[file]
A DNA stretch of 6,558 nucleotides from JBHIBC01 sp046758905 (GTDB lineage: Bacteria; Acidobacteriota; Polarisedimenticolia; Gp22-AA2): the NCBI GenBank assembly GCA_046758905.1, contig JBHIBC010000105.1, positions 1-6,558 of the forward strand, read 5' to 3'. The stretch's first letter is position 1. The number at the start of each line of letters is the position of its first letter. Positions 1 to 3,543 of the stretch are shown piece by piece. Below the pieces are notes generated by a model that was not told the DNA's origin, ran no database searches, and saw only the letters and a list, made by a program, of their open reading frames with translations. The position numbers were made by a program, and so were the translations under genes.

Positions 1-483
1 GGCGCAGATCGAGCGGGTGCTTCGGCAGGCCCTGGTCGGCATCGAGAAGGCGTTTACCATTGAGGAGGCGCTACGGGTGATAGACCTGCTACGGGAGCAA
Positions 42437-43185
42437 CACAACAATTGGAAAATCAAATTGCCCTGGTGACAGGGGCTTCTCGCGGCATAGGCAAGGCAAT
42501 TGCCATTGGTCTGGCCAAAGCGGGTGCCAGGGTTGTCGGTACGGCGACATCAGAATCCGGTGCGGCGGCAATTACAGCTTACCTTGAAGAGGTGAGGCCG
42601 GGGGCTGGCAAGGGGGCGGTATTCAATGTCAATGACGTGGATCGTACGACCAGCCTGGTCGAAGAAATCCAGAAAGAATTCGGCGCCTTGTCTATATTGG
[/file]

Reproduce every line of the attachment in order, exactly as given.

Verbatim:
A DNA stretch of 6,558 nucleotides from JBHIBC01 sp046758905 (GTDB lineage: Bacteria; Acidobacteriota; Polarisedimenticolia; Gp22-AA2): the NCBI GenBank assembly GCA_046758905.1, contig JBHIBC010000105.1, positions 1-6,558 of the forward strand, read 5' to 3'. The stretch's first letter is position 1. The number at the start of each line of letters is the position of its first letter. Positions 1 to 3,543 of the stretch are shown piece by piece. Below the pieces are notes generated by a model that was not told the DNA's origin, ran no database searches, and saw only the letters and a list, made by a program, of their open reading frames with translations. The position numbers were made by a program, and so were the translations under genes.

Positions 1-483
1 GGCGCAGATCGAGCGGGTGCTTCGGCAGGCCCTGGTCGGCATCGAGAAGGCGTTTACCATTGAGGAGGCGCTACGGGTGATAGACCTGCTACGGGAGCAA
Positions 42437-43185
42437 CACAACAATTGGAAAATCAAATTGCCCTGGTGACAGGGGCTTCTCGCGGCATAGGCAAGGCAAT
42501 TGCCATTGGTCTGGCCAAAGCGGGTGCCAGGGTTGTCGGTACGGCGACATCAGAATCCGGTGCGGCGGCAATTACAGCTTACCTTGAAGAGGTGAGGCCG
42601 GGGGCTGGCAAGGGGGCGGTATTCAATGTCAATGACGTGGATCGTACGACCAGCCTGGTCGAAGAAATCCAGAAAGAATTCGGCGCCTTGTCTATATTGG